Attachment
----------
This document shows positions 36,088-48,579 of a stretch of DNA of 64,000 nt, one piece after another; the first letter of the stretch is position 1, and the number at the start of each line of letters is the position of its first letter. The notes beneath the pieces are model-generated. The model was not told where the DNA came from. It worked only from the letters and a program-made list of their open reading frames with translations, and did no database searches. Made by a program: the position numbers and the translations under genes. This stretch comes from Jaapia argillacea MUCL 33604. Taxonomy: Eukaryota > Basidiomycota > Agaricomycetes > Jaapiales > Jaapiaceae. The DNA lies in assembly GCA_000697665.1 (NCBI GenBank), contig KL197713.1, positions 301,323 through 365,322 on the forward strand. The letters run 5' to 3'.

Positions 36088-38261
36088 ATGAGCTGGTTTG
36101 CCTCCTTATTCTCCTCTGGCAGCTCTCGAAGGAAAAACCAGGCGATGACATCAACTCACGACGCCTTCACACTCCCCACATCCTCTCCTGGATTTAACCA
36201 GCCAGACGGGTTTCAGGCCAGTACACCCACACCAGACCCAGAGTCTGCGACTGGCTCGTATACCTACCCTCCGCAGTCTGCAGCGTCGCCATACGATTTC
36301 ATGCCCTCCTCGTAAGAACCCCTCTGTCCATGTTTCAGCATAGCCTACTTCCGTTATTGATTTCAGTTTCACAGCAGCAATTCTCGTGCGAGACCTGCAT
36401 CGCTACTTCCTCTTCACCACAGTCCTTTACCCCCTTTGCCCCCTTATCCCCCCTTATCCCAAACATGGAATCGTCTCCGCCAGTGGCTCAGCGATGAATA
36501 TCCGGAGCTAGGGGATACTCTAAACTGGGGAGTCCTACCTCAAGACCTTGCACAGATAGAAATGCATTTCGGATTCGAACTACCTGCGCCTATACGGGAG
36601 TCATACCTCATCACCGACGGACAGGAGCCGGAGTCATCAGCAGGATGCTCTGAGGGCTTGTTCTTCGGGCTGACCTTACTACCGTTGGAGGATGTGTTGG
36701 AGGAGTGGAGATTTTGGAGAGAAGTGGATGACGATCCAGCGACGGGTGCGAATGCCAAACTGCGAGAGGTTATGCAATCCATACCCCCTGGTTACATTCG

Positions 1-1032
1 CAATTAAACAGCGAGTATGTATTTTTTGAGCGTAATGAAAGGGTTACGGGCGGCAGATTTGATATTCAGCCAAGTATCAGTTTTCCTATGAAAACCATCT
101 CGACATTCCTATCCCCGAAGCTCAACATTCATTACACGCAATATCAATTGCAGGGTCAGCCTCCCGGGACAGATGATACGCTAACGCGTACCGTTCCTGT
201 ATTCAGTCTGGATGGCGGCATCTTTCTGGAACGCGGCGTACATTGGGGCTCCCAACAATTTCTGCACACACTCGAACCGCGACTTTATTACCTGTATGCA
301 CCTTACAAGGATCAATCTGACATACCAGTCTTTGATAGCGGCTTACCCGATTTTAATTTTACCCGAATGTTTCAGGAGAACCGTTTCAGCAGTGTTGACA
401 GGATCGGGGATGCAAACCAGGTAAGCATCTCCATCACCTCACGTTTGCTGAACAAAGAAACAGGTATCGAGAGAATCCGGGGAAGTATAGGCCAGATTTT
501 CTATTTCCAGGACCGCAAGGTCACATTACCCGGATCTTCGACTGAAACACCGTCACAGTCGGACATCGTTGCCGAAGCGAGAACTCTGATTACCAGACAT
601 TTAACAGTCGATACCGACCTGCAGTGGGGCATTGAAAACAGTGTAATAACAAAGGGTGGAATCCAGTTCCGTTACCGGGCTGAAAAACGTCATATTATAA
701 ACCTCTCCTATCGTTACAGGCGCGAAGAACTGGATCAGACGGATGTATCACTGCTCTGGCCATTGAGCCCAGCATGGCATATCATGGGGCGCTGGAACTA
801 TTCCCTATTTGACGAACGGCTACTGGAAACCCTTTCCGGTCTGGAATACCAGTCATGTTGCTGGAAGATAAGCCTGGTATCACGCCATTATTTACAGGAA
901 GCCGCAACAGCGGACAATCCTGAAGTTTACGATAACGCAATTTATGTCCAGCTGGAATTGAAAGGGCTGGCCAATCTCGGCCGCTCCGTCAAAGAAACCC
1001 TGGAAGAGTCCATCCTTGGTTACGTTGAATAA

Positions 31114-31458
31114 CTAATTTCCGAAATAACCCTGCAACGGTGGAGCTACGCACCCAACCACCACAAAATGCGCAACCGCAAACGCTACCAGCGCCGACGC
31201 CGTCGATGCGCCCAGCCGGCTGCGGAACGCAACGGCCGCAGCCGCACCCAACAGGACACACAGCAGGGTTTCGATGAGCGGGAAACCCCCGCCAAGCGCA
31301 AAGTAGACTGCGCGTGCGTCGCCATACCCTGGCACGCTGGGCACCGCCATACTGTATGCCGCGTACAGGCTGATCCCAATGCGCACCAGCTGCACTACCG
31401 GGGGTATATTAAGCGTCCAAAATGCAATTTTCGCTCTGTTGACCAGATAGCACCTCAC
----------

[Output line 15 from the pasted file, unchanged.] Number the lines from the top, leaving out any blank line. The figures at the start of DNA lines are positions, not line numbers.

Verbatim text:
301 CCTTACAAGGATCAATCTGACATACCAGTCTTTGATAGCGGCTTACCCGATTTTAATTTTACCCGAATGTTTCAGGAGAACCGTTTCAGCAGTGTTGACA